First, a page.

Plea to use DIY Aids tests available at pharmacies

File picture: Esteban Felix/AP

File picture: Esteban Felix/AP

Published Nov 29, 2018


Cape Town – South Africans have been encouraged to make use of self-testing HIV kits now available at their local community pharmacies.

Before this year's World Aids Day commemorations on Saturday, health experts say the test is 99% accurate and can be done in the privacy of your home. The test can be done if pregnant, breastfeeding and from the age of 12.

World Aids Day will be commemorated under the theme “Cheka Impilo - Know Your Status” and calls on all South Africans to take responsibility for their health and wellness.

According to Independent Community Pharmacy Association (ICPA) chief executive Jackie Maimin, South Africa has the largest and most high-profile HIV epidemic in the world, with an estimated 7.2 million people living with HIV last year.

Maimin said HIV testing was essential for expanding treatment and ensuring that all people living with HIV could lead healthy and productive lives.

“There are now a number of approved HIV self-screening kits available from pharmacies in South Africa that allow people to screen for the virus in the privacy of their own homes - the tests are highly specific for the HIV virus with 99% accuracy and provide a valuable indicator of the presence of antibodies to HIV infection,” she said.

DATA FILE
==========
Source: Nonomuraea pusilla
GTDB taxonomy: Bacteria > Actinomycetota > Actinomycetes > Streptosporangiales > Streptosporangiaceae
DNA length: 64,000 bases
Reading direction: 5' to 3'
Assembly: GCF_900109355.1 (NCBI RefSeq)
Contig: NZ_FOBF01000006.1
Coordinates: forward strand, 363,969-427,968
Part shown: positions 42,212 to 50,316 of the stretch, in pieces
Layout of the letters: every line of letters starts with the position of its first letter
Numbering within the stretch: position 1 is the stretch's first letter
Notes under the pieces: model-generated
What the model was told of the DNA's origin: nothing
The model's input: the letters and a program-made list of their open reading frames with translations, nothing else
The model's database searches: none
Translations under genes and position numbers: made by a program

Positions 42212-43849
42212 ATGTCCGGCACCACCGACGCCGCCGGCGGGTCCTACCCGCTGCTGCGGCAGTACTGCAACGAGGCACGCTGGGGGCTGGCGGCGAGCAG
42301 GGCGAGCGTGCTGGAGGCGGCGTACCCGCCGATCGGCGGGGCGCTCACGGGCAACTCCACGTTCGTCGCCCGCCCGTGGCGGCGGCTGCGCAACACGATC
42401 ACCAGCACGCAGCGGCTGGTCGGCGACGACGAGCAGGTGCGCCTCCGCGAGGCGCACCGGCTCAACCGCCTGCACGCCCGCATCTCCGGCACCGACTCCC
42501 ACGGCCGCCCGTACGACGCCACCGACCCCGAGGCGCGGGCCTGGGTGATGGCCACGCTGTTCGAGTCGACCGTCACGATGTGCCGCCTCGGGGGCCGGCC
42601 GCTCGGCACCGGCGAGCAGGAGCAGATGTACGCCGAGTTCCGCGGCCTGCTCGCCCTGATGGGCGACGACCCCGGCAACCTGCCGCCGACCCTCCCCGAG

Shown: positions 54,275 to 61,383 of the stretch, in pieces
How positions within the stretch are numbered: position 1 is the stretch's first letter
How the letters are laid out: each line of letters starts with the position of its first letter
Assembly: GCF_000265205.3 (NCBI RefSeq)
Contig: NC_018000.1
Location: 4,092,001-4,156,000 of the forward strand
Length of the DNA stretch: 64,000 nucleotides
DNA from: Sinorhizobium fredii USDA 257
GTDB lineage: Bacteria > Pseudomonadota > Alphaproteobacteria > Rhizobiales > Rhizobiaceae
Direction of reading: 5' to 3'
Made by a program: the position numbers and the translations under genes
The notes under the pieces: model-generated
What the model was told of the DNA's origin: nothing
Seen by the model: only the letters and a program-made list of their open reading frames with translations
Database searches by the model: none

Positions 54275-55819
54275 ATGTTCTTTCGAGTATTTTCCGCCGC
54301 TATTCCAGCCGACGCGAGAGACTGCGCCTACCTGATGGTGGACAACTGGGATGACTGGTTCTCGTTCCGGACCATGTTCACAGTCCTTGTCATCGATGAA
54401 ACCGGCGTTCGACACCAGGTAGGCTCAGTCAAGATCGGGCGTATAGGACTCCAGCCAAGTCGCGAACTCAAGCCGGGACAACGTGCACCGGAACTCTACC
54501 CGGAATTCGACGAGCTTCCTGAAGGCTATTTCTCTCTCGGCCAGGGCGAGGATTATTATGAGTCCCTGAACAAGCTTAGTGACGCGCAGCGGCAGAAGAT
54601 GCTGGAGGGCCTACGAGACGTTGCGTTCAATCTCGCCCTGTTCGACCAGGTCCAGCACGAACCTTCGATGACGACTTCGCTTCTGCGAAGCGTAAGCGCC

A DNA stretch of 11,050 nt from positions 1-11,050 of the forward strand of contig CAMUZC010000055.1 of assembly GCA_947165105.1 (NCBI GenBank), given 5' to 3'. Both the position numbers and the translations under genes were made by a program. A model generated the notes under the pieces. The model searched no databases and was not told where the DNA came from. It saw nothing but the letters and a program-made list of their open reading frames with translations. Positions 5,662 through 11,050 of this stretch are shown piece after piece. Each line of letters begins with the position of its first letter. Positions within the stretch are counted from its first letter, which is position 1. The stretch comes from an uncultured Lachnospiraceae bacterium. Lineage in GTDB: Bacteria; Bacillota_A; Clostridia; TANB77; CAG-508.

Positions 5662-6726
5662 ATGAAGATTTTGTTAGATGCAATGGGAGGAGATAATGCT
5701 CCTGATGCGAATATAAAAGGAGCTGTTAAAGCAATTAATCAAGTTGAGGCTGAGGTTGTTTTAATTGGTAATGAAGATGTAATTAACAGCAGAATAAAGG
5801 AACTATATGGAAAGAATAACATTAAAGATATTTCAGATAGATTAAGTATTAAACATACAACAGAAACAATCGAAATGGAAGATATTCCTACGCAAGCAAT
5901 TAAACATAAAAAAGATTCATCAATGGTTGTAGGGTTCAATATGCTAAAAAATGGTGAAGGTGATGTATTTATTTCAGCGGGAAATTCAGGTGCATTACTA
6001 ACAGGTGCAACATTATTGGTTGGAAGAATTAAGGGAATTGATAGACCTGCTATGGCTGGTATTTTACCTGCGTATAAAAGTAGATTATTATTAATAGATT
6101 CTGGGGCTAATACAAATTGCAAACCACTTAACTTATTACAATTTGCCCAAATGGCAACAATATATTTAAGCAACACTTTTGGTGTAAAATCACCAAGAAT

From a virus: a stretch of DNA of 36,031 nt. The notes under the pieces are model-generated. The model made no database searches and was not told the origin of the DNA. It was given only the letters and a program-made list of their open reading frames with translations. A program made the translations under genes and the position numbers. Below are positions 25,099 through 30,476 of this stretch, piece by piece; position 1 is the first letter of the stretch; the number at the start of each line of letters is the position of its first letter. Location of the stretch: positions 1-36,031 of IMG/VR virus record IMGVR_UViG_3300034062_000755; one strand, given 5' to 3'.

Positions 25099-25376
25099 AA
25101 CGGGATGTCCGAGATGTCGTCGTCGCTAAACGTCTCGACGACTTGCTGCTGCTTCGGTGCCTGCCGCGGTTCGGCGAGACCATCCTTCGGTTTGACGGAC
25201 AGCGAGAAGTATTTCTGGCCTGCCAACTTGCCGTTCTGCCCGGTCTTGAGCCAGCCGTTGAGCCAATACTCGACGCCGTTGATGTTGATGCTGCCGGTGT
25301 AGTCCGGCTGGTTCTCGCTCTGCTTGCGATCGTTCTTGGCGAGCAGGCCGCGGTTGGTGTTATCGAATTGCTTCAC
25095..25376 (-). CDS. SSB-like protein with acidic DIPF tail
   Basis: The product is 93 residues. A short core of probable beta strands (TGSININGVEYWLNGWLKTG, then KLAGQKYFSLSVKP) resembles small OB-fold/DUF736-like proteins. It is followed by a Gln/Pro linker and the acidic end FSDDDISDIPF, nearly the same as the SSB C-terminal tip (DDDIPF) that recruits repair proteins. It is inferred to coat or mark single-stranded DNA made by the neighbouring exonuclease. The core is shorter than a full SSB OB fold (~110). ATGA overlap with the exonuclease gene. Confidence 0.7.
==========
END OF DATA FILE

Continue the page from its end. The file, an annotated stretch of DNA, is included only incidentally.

Previously, South African pharmacies were prohibited from selling HIV test kits, but that ban has been lifted.

“The self-screening tests work by detecting the body’s natural antibodies to HIV infection. In addition, the self-screening tests are completely safe to use during pregnancy and can be used from the age of 12 upwards. 

"The self-screening kits are not intended for use by people already on antiretroviral treatment,” Maimin explained.

However, she cautioned that it takes between six to 12 weeks for the body’s immune system to create antibodies to the HIV virus.

“As an HIV self-screening test is looking for the antibodies, and not the actual virus, it is possible to get a ‘false’ negative test result during this window period. 

"For this reason, it’s important to test regularly if you are at high risk of contracting HIV, and if you suspect that you may have been exposed to the virus, to retest after a recommended 12 weeks.”

Professional counselling is also readily available at local community pharmacies to answer any questions, assist with the interpretation of results and help with referral to appropriate health facilities if necessary.

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